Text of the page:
Whether you call yourself a ‘political writer’ or not, writing is political
BIYI BANDELE is British-based Nigerian writer, dramatist and filmmaker, who trained at the University of Ife, Ile-Ife (now Obafemi Awolowo University). His creative credits include Burma Boy (novel), Half of a Yellow Sun and Fifty (films) besides other stage productions. In this wide-ranging interview with OLATOUN WILLAMS of Borders – Africanist & Global Interviews, Bandele takes the reader through the gamut of his artistic experiences
You are an Egba man from Abeokuta in the South-West of Nigeria. How did you come to be born and bred in Kafanchan in the North of Nigeria?
My grandfather on my dad’s side was an engineer with the Railways. He started with the Railways when the lines were being built from the South-West of Nigeria to the North. My dad and his siblings were born in Minna and Zaria. But my grandfather was a proud Egba man and liked to cite the names of famous people like the Kutis, Wole Soyinka, who come from Abeokuta. He sent all his kids back there for their education.
And what was it like being raised in Kafanchan?
We grew up speaking many languages: Yoruba, English, Hausa and Tiv. I also spoke the language spoken locally in Kafanchan. It wasn’t that I was particularly gregarious, you learned these languages by osmosis; they were part of the air we breathed. Kafanchan was very cosmopolitan. I remember going to Abeokuta for the first time after growing up on Abeokuta mythology and not understanding a word anyone was saying! I spoke Yoruba but they only spoke Egba, which I didn’t understand at all. No one spoke pidgin; the only English I heard was Standard English. I only got something like the cosmopolitan Kafanchan experience when I came to Lagos in the early 1990s.
Your grandfather had a sad and ironic part to play in your father’s conscription into the army to fight in World War II. Tell us about that.
Running off to fight in World War II was an act of rebellion for my dad because he had fallen out with his dad, my grandfather. He joined a special force of the Nigerian Regiment called The Chindits who were commissioned to fight in Burma. When my grandfather died suddenly in 1945, my dad thought the news was an April Fool’s joke because he heard it on April 1. When he realised it wasn’t a joke, the death was so shocking to him he had a nervous breakdown. That combined with the stress of fighting in Burma. It was harrowing. They had to kill people! He was flown back to Nigeria in a straight jacket.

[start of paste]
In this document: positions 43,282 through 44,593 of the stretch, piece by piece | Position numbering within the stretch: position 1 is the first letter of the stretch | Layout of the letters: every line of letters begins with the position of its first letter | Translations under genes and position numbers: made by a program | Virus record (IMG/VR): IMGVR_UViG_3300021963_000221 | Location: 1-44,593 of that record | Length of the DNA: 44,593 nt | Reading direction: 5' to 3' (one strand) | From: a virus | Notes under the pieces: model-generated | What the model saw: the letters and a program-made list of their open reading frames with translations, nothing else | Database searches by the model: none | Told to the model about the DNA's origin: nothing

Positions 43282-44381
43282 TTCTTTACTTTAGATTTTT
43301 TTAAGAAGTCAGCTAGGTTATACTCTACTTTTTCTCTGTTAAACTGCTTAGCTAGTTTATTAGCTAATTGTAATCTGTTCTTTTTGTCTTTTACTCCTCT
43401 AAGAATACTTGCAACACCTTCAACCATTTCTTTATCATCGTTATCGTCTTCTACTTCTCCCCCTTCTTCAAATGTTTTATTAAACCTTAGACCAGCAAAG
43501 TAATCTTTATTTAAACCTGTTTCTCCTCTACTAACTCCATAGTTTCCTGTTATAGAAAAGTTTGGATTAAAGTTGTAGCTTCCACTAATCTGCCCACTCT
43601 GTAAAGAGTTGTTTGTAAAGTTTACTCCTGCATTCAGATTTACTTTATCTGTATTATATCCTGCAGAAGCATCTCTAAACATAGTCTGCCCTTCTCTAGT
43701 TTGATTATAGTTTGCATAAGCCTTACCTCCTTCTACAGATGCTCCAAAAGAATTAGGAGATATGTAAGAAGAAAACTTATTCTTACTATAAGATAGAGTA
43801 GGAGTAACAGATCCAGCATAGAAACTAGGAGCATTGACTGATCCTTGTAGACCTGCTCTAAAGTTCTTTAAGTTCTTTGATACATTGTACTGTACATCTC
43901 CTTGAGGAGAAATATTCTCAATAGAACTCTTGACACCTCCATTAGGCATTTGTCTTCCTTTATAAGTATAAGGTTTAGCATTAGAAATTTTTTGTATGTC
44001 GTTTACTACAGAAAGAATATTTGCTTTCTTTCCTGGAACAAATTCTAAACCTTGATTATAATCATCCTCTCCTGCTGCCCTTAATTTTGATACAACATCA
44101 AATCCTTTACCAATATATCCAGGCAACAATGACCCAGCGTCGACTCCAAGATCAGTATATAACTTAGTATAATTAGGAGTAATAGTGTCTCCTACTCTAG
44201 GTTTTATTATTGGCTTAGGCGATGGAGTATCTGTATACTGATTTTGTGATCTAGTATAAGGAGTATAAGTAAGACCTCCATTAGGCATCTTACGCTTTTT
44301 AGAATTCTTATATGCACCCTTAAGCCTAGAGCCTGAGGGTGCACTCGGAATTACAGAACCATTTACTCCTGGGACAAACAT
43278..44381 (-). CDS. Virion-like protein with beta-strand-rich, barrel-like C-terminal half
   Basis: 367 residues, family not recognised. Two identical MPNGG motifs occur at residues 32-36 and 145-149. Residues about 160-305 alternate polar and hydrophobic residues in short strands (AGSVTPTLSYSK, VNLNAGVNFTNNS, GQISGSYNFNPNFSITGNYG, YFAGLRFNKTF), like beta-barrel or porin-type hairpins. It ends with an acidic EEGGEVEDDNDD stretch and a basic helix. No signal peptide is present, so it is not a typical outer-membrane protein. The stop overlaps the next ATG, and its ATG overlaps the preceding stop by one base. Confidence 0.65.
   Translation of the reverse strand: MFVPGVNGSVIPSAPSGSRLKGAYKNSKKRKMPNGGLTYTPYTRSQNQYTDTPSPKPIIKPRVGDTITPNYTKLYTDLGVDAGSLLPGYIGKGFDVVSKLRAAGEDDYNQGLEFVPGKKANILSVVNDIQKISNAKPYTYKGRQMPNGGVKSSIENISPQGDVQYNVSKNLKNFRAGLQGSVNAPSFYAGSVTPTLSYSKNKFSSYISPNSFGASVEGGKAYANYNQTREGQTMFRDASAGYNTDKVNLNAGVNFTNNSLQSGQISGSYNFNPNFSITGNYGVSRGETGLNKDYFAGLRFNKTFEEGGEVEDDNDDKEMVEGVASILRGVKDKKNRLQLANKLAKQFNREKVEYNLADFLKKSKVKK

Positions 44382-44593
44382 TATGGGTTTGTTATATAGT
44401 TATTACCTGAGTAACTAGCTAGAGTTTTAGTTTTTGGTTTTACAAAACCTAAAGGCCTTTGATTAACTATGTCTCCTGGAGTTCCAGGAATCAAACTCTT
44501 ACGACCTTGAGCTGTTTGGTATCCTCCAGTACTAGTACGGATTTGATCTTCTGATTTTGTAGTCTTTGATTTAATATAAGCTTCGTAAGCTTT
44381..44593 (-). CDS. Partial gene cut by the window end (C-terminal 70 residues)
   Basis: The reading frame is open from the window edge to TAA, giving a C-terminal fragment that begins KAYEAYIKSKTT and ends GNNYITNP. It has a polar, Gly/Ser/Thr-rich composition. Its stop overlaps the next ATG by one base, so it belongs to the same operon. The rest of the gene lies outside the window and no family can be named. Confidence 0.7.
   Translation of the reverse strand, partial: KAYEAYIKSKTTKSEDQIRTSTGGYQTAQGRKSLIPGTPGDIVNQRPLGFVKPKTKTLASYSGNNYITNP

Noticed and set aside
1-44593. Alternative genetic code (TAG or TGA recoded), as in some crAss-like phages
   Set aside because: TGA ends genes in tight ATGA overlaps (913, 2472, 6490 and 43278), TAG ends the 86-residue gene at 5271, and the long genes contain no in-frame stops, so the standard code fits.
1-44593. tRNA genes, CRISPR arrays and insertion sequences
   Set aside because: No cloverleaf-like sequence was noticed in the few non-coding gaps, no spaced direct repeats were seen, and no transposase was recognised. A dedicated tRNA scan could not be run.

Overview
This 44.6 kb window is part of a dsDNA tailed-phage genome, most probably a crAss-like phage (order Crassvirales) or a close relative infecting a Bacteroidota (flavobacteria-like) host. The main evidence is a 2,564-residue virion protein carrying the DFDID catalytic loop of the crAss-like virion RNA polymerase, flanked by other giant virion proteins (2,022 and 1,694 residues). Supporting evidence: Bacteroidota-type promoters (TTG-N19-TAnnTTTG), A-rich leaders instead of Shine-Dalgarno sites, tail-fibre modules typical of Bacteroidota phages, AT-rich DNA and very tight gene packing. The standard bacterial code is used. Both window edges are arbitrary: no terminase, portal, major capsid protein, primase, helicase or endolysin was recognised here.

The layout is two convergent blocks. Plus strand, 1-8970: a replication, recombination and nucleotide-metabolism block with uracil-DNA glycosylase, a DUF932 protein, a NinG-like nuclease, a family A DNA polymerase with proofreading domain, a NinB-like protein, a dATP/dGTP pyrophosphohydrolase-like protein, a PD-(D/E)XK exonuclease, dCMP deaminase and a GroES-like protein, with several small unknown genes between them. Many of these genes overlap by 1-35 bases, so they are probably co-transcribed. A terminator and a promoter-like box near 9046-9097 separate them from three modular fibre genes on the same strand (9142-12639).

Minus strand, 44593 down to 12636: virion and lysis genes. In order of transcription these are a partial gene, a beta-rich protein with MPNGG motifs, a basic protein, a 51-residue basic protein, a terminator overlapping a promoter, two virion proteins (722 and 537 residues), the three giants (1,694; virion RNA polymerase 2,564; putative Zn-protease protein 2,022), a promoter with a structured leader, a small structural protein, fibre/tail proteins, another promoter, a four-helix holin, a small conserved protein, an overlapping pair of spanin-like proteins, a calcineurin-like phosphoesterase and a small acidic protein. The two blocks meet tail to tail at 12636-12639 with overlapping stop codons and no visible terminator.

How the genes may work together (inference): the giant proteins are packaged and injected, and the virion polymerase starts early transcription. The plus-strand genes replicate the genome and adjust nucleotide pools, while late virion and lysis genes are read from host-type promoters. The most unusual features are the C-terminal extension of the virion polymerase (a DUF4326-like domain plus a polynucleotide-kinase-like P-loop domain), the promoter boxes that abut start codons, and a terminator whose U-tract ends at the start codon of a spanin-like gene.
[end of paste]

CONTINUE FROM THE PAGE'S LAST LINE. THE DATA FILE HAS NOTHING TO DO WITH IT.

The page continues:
How and when did you start writing?
Three things turned me into a writer. Witnessing my father after the Burma campaign was a major factor. As I said, he was psychologically badly affected by the experience. He suffered from flashbacks and became violent. I remember my mother picking me up in the middle of the night once when I was a baby and saying, ‘He’s started again. Let’s go to your grandmother’s.’ But when he was ok, my dad was a charmer and a great dancer! From the age of about six or seven, he regularly took me to the library. That was a major contributor to my development as a writer. I discovered magic in that library. And my Dad was a great storyteller. That helped. He was a nutter. His idea of a party trick was to bring out live scorpions. He thought that was funny. Even as a kid, I knew it wasn’t.
In Burma Boy, the lead character, Ali Banana, suffered from a nervous breakdown. In what other ways did your father’s experience of World War II inform Burma Boy?
The only similarity between Ali Banana and my father is the nervous breakdown. Ali Banana is fiction, total fiction created for comic relief. I had another character in development based on my dad but the character was dead! I realised then that I hadn’t known my dad as well as I thought. He told all these stories but they weren’t autobiographical at all. They weren’t personal. To a large extent, Burma Boy was made possible by stories we were told from friends of my Dad, who had also been in Burma. That helped significantly in developing the book.
I was thinking about Ali Banana’s breakdown recently when I adapted Burma Boy for the stage. It will be on next year, 2019. People were upset by the way I ended the book – with a nervous breakdown. I tried a different ending but it didn’t work. The breakdown was the only truthful way I knew how to end it.
In what way, if any, did you use Burma Boy as a tool of political engagement with your readers?
My daughter was born in 2002. I phoned a family friend who lived in Jos. I asked her to go to Kafanchan to break the news of Temitayo’s birth to my mum. She got there to discover my mum had just died. I got news that my mother had died three days after she was born. I spent that period of time see-sawing between these crazy emotions: insane happiness because of my daughter’s birth and feeling grief, being really hit hard by my mum’s death. I was very close to her.
I looked at my daughter and saw that she wouldn’t know her grandparents on my side. Her grandfather, my dad, died when I was 14. I wanted her to know about them so I decided to first write about her grandfather. And at some point, I want to write a book about my mum. So, back to your question, the motive for writing Burma Boy wasn’t political; it was personal.
In the book, did you in any way address the fact that your dad and the Nigeria Regiment and the Kings Rifles, all these
Africans, were fighting a war that had nothing to do with them?